But this has been anything but a normal offseason, and Jeff Samardzija remains a member of the Chicago Cubs—for now, at least.
Samardzija, who set career highs last year with 213.2 innings pitched and 214 strikeouts, has rebuffed each of the team's attempts to work out an extension to his current deal, which runs through the 2015 season. That has led to widespread speculation that he will be moved this winter.
The Cubs' asking price is believed to be quite high, as one would expect it to be, but thanks to recent comments that Samardzija made to CSN Chicago's Patrick Mooney, Chicago may be hard-pressed to get the kind of return it expects in a trade:
It would be a very tough sign, but obviously anything’s possible. Until that happens, I can’t really speak on what would I do. The odds are very slim that I would (sign a long-term deal if I got traded). For any professional player two years out of free agency, the odds they sign a deal are pretty slim (in that situation).
Unless the Cubs lower their asking price—or a general manager that misses out on Matt Garza, Ubaldo Jimenez, Ervin Santana and Masahiro Tanaka becomes desperate—the odds of Samardzija starting the season in Chicago's rotation are likely as high as they've been at any point so far this winter.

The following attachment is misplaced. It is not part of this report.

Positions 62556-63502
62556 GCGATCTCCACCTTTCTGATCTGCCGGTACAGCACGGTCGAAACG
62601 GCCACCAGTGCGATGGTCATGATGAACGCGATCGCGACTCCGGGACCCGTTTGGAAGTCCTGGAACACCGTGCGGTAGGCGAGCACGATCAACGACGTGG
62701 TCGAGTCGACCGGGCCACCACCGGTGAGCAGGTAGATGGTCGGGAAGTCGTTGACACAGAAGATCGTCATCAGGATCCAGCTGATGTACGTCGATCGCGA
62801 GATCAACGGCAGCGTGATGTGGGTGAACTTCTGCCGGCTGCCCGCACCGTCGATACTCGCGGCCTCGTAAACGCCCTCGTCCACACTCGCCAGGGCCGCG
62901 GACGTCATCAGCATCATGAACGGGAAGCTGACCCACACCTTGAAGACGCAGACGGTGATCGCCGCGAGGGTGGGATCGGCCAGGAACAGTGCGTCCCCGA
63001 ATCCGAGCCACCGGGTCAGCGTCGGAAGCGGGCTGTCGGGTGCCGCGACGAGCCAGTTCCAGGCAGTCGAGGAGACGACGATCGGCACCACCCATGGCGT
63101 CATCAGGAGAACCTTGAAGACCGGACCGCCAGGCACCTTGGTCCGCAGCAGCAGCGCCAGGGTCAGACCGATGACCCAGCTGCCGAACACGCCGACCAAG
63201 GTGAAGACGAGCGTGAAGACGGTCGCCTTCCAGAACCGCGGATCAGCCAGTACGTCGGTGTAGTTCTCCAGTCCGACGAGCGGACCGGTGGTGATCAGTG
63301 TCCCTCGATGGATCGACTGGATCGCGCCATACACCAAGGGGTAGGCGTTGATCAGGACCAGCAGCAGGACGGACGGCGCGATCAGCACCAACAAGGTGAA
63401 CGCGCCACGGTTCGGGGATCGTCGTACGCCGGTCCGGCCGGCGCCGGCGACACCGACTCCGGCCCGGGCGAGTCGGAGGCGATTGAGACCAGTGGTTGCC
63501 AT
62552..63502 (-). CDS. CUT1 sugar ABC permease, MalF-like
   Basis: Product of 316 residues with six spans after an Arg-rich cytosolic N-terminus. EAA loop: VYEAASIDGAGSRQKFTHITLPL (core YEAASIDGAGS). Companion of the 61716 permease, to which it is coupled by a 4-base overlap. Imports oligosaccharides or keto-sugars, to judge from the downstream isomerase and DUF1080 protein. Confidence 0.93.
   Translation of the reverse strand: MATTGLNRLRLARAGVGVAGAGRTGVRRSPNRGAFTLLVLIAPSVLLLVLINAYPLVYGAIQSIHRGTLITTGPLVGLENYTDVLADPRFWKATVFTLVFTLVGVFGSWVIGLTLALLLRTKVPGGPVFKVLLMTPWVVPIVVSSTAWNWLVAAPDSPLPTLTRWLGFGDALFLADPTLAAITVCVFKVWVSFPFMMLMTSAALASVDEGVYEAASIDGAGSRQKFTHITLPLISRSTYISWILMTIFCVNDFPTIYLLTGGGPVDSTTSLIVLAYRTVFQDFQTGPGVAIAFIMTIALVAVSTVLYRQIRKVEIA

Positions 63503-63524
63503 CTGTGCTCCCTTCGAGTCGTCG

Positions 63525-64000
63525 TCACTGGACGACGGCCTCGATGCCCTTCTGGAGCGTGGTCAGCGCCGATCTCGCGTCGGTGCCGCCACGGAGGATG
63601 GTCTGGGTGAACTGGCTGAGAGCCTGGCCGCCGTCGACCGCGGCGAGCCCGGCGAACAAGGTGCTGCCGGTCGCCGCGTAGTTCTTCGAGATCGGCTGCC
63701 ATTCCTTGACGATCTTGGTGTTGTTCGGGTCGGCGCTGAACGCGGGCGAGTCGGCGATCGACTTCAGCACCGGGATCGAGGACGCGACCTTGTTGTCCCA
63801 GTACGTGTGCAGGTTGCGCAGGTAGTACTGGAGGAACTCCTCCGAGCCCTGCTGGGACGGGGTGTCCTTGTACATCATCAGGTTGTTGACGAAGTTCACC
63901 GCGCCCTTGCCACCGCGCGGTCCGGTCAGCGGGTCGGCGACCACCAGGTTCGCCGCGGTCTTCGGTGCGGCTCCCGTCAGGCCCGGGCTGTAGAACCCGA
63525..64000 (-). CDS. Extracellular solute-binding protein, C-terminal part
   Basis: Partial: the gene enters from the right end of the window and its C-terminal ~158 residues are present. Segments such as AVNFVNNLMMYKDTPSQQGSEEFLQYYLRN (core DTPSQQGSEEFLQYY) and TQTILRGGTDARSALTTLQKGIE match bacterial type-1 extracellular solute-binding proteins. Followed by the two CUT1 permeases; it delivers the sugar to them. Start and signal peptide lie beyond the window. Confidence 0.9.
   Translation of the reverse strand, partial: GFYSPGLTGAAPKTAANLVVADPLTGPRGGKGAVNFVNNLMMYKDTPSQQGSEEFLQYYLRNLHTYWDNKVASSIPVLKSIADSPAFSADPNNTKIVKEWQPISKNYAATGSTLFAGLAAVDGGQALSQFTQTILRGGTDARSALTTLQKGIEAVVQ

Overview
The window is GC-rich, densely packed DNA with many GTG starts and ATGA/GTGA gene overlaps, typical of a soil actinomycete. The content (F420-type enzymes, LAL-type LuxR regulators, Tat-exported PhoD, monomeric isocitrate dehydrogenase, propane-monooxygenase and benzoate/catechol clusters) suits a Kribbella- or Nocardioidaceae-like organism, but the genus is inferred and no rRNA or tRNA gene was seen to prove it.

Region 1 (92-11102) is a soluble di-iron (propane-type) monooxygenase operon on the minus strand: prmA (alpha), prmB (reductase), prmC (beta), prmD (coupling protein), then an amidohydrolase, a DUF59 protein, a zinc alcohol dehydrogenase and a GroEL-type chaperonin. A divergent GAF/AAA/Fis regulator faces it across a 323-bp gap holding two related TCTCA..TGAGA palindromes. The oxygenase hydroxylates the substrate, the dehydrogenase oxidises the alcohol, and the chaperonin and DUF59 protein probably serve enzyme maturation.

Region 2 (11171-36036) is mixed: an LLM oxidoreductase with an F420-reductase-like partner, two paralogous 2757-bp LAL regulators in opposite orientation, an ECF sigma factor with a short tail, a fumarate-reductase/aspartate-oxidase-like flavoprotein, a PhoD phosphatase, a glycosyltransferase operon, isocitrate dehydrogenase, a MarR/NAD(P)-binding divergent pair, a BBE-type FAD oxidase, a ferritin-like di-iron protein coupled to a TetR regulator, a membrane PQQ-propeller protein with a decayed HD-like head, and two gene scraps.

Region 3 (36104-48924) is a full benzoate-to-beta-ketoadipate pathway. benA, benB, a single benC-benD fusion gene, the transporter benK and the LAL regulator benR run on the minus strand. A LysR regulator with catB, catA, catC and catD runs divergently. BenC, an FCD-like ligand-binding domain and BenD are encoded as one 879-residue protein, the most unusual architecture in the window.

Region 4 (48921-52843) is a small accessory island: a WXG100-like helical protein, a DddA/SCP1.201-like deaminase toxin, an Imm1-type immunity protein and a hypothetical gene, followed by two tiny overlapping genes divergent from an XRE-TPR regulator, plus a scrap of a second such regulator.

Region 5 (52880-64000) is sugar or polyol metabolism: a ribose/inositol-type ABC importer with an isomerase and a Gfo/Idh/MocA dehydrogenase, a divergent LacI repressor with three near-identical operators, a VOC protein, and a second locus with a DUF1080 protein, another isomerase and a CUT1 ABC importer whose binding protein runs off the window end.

Call them what you will—"The Big Three," "The Three Amigos," "Tres Lanzadores"—it doesn't change that Matt Garza, Ubaldo Jimenez and Ervin Santana, the best pitchers with MLB experience left on the free-agent market, are still waiting for that market to develop.
Part of the problem, of course, is that teams are waiting to see where Masahiro Tanaka winds up. Another issue is that two of the three—Jimenez and Santana—will cost teams a first-round draft pick to sign, having been extended qualifying offers by their old teams.
But really, the biggest issue may be trying to figure out which one offers a team the best chance to win in 2014 and beyond. Statistically speaking, there's little difference between them:
"The Big Three's" 2013 Stats
Whether it be inconsistency or injury, all three carry significant questions that, quite frankly, some teams would rather not find out the answers to firsthand. If I were a GM faced with the prospect of signing one of the three, Garza would be my first choice for two reasons.